It’ll be a few years before I can (or you should) judge John Groce on the merits.
Illinois athletics is rebuilding. Groce and Tim Beckman might prove incompetent, but it’ll be year three before we know for sure.
I’ll say this about Groce: I love his frank assessment of his team’s problem. After I wrote
John Groce earns $1.4 million dollars per year. That’s why he never says “the shots went in, so we won.” Instead, he talks about energy and effort.
he proved me wrong (here at 11:20).
I can tell you who is good: Bo Ryan. He’s in his 41st year of coaching. Groce is in his 41st year.
On Sunday, Groce encountered the master, and lost.
Ryan is famous (or infamous) for baiting referees. He’s well-regarded for recruiting to his system, getting the best from his players. Wisconsin now has A Program. It’s running without a hitch, despite losing its starting point guard to start the year.
Yes, Stu Jackson initially lifted the Badgers from Dark Days of Steve Yoder. Before Jackson arrived, the Badgers hadn’t been to the NCAA Tournament since the Truman Administration. That’s the first Truman Administration.
Yes, Dick Bennett changed directions completely (from dazzling urbanites to plodding farmhands) while building on Jackson’s spiritual revival.
But it wasn’t until Bo Ryan arrived that Wisconsin truly became A Program. Sunday’s game was a master class for aspiring coaches.
On Sunday, Bo Ryan persuaded the officiating crew (Mike Sanzere, Ray Perone, Paul Janssen) to review and change an on-court ruling which is not, according to the NCAA Rule Book, reviewable.
Janssen made the initial call. He waved off Ben Brust’s lay-up at 1:34. Play continued. Then play stopped.
I asked him about the play, the ruling, and the reversal. Ryan said he very kindly inquired about a review. Here at 3:25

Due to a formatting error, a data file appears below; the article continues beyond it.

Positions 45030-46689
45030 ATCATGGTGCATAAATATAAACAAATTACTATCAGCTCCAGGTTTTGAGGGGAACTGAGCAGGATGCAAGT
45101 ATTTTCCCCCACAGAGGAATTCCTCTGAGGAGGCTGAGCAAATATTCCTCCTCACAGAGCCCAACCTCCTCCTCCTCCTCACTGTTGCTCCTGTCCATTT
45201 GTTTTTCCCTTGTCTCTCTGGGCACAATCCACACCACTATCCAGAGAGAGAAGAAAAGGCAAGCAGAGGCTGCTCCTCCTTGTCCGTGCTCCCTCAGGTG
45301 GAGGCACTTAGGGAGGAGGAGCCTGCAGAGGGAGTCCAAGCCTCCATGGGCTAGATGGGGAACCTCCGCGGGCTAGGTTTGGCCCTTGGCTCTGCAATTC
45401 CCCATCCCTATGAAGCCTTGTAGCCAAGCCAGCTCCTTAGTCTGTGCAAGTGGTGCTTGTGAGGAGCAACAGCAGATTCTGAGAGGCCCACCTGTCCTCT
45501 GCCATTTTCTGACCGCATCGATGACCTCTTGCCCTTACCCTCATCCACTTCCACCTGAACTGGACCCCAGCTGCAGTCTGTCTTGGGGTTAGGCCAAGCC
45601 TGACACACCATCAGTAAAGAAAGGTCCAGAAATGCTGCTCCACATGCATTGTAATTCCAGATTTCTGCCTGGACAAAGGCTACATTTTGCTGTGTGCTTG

John Groce may have been less warm and fuzzy in responding to the ruling reversal. He was awarded a technical foul, off court, just before entering the tunnel at halftime.
I was talking to Kathi LaTulip shortly afterward, and she reports that Groce used “no swear words.” Kathi is a good listener, and especially adept at recognizing swear words from short distances; so I confer I high degree of credulity to her account.
Brust missed both free-throws to start the second period. Illini SID Derrick Burson says the T did not force a change of possession.
So it’s hard to quantify the effect the reversal had on the game, except to say the Badgers got two more points that they would otherwise have had.
Don Berardini — who first declared (with some sense of conviction) that the refs screwed up the call — pointed out that Illinois did lose an offensive set when Mike Sanzere stopped play to go watch TV for a while.
(Don also recommended listening to Tumbleweed Connection, but that’s neither here nor there.)
Although the Badgers seemed to dominate the entire second half, it was a two-possession game in the last minute. Thus, I feel safe in claiming that Bo Ryan’s manipulation of the officiating crew played a significant role in the outcome.
It’s fun to know the shot clock review rule was discussed and disparaged just last week by Badger fans. From that discussion, we can assume the rule was somewhere nearer the front of Ryan’s mind.
The relevant section of the NCAA Rule Book appears below. It’s dense reading. Like FedRegs, but without the sense of humor. I offer it here because I’ve read it, and I think I understand it. But I don’t want to insist that I’m right. I got my law degree at Illinois, so what do I know?
Ignore the blue highlighting. (I don’t know what caused it, Chrome or the publisher, but it wasn’t me.) I’ve marked the relevant portions with red. They’re at the very bottom, with the last marking relating to the exceptions mark by the first (to be extra confusing, I guess … it wasn’t my idea).